UGL, the Australian-listed engineering and facilities management group, has confirmed it has reached an agreement to sell its property services business DTZ to a consortium of private equity bidders.
In an announcement made today to the Sydney stock exchange, UGL said it had entered into a binding agreement to sell DTZ to Austin, Texas-based firm TPG Capital, Hong Kong-based PAG Asia Capital and Canadian pension fund, Ontario Teachers’ Pension Plan for $1.215 billion.
The purchase was made all-cash, according to the announcement and although still dependent on regulatory approvals, is subject to no other material adverse change or other business related conditions, UGL said. Under the terms of the deal, UGL has also committed to a transition services agreement to ensure a smooth handover that runs until next August.
While TPG and PAG both run sizeable real estate businesses, this acquisition was made via their private equity platforms. TPG, for its part, has been investing in Asia from its recently closed, sixth Asia fund which closed on $3.3 billion.
The sale comes after four months of evaluation by UGL into third-party interest in DTZ that ran after, but also in parallel with, it separately considering a public listing of the company. “Following completion of this process, the board has determined to enter into a binding sale agreement with TPG and PAG Consortium.” The sale brings UGL’s three year ownership of DTZ to a close.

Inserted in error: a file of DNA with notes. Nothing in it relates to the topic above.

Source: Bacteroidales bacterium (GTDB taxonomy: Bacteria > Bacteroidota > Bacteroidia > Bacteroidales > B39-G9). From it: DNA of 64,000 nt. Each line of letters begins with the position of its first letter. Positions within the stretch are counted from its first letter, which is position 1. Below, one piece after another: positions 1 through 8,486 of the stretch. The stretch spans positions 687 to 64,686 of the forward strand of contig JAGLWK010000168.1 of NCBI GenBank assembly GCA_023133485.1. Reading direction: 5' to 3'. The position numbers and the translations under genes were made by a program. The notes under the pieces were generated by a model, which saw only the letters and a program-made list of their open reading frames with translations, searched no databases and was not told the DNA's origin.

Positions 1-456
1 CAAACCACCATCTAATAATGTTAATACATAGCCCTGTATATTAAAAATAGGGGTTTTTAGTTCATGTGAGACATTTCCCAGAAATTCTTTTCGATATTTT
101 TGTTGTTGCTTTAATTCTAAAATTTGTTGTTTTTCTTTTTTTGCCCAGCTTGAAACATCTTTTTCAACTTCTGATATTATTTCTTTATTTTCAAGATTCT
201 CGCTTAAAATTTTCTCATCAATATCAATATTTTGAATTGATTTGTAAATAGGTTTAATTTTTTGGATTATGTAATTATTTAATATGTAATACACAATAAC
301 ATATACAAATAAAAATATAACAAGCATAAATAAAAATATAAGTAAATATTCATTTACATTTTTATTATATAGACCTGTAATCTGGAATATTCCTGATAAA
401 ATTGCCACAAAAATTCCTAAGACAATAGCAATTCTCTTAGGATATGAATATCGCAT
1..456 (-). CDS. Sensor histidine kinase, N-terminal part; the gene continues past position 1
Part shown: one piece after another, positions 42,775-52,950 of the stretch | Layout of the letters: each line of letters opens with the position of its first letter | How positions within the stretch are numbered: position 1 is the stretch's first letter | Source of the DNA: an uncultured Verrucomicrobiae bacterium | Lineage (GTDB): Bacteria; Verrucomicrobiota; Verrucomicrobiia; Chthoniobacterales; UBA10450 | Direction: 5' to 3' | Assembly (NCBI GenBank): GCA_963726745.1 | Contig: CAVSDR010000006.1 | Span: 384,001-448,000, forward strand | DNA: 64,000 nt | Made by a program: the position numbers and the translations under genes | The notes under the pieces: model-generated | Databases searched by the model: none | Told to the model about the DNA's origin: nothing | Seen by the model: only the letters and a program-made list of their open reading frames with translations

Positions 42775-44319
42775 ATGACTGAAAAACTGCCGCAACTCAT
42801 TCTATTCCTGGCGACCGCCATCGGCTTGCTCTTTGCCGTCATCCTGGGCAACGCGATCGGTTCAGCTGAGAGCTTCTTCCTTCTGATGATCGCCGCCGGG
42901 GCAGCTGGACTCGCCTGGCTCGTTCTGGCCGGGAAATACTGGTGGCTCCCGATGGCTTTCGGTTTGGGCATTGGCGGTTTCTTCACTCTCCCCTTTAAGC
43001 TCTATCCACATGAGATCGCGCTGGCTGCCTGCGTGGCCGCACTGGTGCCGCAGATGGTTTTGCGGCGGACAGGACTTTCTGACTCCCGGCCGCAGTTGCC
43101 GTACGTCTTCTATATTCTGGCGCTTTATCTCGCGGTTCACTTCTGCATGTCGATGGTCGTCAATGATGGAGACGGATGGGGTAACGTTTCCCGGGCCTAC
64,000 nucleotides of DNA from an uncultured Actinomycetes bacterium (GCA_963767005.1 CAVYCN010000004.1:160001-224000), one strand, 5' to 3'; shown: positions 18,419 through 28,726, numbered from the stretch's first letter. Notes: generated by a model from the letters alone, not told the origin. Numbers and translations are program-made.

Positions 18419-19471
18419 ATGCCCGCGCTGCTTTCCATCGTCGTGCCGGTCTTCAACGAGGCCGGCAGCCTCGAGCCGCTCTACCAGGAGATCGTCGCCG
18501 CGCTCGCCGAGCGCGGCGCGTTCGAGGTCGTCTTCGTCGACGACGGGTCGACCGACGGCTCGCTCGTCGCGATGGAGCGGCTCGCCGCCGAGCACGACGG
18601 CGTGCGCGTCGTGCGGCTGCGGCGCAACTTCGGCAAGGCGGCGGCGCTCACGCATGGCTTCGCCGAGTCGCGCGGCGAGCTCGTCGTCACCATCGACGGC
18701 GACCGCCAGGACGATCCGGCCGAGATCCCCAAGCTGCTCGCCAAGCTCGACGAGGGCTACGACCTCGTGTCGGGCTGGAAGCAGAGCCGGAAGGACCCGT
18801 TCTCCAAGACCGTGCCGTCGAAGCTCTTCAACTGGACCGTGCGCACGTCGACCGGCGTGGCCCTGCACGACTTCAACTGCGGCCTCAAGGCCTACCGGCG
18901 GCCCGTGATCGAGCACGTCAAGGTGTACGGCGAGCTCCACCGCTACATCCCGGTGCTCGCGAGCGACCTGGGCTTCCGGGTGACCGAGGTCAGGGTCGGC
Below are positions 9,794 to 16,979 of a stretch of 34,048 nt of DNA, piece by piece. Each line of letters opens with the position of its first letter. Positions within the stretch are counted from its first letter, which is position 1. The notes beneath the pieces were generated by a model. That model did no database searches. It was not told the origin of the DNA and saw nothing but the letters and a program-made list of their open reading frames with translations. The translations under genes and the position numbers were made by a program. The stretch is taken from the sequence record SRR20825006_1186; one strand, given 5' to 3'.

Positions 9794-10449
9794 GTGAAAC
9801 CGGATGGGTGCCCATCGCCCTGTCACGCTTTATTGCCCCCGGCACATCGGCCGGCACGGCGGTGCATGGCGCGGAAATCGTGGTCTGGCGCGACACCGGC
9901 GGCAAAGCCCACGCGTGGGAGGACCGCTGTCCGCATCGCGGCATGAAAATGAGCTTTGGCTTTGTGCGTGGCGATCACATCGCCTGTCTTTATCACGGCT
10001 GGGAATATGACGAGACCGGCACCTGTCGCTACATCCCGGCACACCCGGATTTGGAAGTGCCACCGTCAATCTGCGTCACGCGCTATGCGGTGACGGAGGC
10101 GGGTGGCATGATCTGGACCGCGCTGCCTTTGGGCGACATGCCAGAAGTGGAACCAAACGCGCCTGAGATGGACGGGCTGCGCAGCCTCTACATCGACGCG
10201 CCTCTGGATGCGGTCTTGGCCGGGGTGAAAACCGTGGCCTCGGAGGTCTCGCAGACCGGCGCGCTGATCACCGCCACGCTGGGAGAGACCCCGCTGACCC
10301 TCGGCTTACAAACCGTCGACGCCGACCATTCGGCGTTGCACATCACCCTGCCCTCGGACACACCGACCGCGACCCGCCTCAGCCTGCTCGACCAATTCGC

UGL chairman Trevor Rowe said in fact its evaluation of how to balance DTZ’s property business with its longer-held engineering business had taken 18 months. “UGL is comprised of two distinct and sizeable businesses which operate in different markets, with different geographical focuses and strategic requirements.”
“The board continues to believe a structural separation of DTZ and Engineering is in the vest interests of shareholders, and will be beneficial for both our clients and our people,” he added.
UGL will use the proceeds from the sale for further growth opportunities, both organic and strategic as it re-focuses its efforts on its core engineering services operations.
According to one source familiar with the situation told PERE last week how the investment by TPG, PAG and Ontario should constitute something of a capital injection with a view to growing the global advisor into a greater challenger to its peers like CBRE and Jones Lang LaSalle. “A fairly sizeable injection of equity, that’s what we’d have over our competitors,” the source said.